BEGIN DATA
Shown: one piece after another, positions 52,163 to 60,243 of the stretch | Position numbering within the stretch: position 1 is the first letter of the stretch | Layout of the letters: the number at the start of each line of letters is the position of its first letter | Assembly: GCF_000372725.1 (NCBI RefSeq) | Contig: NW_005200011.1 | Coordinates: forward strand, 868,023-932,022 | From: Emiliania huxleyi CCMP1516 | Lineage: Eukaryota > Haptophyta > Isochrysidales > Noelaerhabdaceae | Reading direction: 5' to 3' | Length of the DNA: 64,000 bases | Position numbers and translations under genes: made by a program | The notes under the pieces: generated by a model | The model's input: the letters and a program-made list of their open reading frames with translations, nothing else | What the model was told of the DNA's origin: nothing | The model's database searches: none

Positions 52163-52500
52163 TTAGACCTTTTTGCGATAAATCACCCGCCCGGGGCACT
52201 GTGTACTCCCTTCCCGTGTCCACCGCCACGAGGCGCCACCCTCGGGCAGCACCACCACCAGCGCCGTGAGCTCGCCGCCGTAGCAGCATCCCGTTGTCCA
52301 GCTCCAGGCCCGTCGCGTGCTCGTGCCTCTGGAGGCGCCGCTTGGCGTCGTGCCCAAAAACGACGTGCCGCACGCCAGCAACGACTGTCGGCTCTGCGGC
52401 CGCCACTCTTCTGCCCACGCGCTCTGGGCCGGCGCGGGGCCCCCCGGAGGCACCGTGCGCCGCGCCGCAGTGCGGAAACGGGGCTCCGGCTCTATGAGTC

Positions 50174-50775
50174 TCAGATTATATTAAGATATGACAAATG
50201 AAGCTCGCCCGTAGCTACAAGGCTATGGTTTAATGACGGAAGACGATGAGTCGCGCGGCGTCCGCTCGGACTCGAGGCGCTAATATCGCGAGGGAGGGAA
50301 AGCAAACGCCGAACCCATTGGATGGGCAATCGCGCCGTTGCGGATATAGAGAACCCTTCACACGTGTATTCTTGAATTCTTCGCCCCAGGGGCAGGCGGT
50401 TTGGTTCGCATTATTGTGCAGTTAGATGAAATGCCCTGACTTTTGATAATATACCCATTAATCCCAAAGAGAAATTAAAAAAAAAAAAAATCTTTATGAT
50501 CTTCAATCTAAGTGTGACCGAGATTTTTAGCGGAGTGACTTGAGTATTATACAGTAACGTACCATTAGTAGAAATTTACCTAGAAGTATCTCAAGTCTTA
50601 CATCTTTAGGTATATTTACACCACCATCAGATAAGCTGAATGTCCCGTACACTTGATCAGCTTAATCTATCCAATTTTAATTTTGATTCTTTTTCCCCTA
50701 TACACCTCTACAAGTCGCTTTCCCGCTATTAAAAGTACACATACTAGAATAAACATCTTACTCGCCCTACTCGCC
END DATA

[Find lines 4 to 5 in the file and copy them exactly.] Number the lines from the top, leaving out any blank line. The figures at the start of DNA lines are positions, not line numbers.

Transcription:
52201 GTGTACTCCCTTCCCGTGTCCACCGCCACGAGGCGCCACCCTCGGGCAGCACCACCACCAGCGCCGTGAGCTCGCCGCCGTAGCAGCATCCCGTTGTCCA
52301 GCTCCAGGCCCGTCGCGTGCTCGTGCCTCTGGAGGCGCCGCTTGGCGTCGTGCCCAAAAACGACGTGCCGCACGCCAGCAACGACTGTCGGCTCTGCGGC